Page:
on broken hearts

A broken heart is confusion.

You want Time to either fast-forward or rewind—anything but crawl at this excruciating pace.

You wanted something and you lost it. That job, that person, that hope for a better life. What is your life worth without it?

A broken heart is impatience.

You beat and shake the gates of Time, desperate to flee the Present for the solace of the Past or Future. The hours grind on bit by bit. You want Time to either fast-forward or rewind—anything but crawl at this excruciating pace.

You cannot function without a whole heart and you crave for it to be fixed, now. “Make it stop,” you plead. “I will cut my heart out if I have to.” And some people do. History finds them instigating lynch mobs and manning the gas chambers at Auschwitz. 920knig-R2-030-13A

A broken heart is loneliness.

No one can fully understand your suffering. Your heart is a thumbprint, and the way it shatters is unique to you. You may choke grief down and ignore it, or you may wallow in it. But you are ultimately alone in it.

A broken heart is God’s loving discipline.

God will always wield your pain for good. Because “suffering produces endurance, and endurance produces character, and character produces hope” (Romans 5:3-5). And it is hope in God’s promises that brings us righteousness (Romans 3:21-22). Righteousness is a gift given through fire and suffering. The brokenness is necessary, even if we never fully understand it.

Job is the flagbearer of broken hearts. He lost everything. Riches, family, health. So Job tore his clothing in agony, bellowing that word that beats like a sadistic clock in the minds of the brokenhearted: “Why?”

And God said this:

“Where were you when I laid the foundation of the earth?
    Tell me, if you have understanding.
Who determined its measurements—surely you know!

Job 38:4-5

The Lord, appearing in a mighty whirlwind, does not answer why. He answers, “Trust me,” with a force of majesty. He shows His Power so that we can feel safe in His arms. The Lord is not antagonistic here; He is emphatic.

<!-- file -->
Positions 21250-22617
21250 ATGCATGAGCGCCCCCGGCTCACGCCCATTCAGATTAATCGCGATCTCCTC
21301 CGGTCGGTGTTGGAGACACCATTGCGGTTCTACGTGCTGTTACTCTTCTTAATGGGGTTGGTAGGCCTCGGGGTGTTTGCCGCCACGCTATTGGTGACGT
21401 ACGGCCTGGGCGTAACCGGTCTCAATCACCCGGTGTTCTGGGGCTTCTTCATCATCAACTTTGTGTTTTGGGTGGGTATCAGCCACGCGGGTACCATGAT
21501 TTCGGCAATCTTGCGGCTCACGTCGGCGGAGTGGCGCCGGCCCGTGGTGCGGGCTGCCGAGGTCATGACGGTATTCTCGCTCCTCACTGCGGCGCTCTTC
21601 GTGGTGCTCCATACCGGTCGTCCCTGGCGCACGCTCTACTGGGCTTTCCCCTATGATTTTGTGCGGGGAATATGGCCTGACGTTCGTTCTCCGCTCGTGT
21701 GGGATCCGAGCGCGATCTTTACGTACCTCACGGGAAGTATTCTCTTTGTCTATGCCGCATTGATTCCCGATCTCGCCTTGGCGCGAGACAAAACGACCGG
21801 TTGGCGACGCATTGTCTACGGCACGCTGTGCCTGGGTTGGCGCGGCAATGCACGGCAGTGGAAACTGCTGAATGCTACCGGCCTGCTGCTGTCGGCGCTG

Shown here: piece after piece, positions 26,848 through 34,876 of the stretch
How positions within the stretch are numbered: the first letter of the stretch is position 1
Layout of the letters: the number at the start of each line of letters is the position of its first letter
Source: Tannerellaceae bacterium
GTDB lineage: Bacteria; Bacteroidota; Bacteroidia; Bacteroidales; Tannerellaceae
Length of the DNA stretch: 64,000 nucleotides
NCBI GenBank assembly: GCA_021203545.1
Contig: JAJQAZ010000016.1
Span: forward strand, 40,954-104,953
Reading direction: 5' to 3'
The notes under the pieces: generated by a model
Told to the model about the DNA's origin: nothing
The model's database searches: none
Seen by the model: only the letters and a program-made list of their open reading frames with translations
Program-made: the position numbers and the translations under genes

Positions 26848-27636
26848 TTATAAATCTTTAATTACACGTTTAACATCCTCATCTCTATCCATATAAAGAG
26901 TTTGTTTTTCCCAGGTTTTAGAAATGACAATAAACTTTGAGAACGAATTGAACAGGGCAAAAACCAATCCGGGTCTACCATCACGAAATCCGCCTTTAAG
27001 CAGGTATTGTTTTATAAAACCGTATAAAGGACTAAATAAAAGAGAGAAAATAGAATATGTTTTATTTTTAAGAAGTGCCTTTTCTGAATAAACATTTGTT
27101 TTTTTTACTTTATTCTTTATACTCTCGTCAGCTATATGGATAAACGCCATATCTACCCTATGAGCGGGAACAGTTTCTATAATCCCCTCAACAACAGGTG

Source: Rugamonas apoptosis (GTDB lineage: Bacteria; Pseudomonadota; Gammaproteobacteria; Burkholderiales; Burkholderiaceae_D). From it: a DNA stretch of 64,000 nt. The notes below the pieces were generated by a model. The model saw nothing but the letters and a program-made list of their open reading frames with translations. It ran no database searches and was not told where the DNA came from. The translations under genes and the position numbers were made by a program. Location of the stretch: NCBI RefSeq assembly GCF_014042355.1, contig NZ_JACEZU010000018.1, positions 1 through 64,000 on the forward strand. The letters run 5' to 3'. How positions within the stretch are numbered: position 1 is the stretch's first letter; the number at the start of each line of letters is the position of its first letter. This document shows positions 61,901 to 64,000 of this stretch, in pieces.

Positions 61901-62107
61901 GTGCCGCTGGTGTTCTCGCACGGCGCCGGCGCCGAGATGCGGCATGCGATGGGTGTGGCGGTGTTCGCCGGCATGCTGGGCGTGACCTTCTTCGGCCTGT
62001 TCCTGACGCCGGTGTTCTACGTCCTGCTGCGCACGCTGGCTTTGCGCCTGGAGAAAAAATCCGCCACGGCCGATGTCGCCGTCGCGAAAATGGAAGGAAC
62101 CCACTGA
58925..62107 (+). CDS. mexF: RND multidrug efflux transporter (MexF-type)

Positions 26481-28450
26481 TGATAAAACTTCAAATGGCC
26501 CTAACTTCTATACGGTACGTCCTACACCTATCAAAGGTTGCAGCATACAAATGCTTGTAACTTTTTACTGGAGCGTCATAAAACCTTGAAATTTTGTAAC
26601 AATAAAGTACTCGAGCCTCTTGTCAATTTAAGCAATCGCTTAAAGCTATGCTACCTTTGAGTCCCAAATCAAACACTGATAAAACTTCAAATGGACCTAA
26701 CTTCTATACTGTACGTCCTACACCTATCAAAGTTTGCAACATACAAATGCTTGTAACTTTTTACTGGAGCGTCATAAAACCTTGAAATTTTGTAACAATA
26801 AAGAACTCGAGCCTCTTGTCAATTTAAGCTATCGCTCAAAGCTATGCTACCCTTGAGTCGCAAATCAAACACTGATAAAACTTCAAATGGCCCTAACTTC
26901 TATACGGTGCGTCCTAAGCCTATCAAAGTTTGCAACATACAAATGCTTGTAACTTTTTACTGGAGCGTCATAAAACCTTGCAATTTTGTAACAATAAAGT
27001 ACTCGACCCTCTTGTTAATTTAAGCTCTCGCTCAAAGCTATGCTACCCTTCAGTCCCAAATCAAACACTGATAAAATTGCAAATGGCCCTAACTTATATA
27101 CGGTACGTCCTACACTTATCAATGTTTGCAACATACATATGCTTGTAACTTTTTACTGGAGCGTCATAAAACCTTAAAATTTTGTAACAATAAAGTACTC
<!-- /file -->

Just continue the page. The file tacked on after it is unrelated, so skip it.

The brokenness is necessary, even if we never fully understand it.

At the Lord’s words, Job repents of his disbelief. The Lord then restores Job’s blessings—twofold.

Like an infant on a long journey, we understand little of what happens to us. The road feels bumpy and scary. There is hunger and pain, and our Father does not tell us why. But He will say, “Trust me,” with whatever force it takes until we do. He is carrying us Home. He knows that the only fate awaiting us outside of His arms is spiritual death. A loving Father keeps His children near and safe, even if it takes agony to do so.

A broken heart is mendable.

Through suffering, God is making your heart peaceful and radiant (Matthew 11:28-30, Psalm 23:2). There are no chandeliers without the scorching flame of a glassmith.

When the heart breaks, you must cup it in your hands and stare at it.

When the heart breaks, you must cup it in your hands and stare at it. Let your tears fall onto the shards until the grief overflows like thin waterfalls from your palms. And then lift your heart up as high as you can. It will take much strength to do this, because a broken heart is heavy. But it will not be for long. Our Father will cup the heart, just as you did—so carefully—and warm the pieces until they melt together, differently than before. Better than before. You need not even cry out for help. He hears the screaming of your heart. It was He, after all, who let it break in the first place.

Because He loves you.

One day your heart broke. And one day God will heal it. You are on a river of Time, unstoppable, unaffected by your cries. Time will cradle and carry you no matter what. Slow as it may go, Time never stops moving you closer to healing. You need only be patient and trusting. Because your God promised you salvation on the day you first loved Him, and He will see it through.

“And I am sure of this, that He who began a good work in you will bring it to completion at the day of Jesus Christ.”
Philippians 1:6

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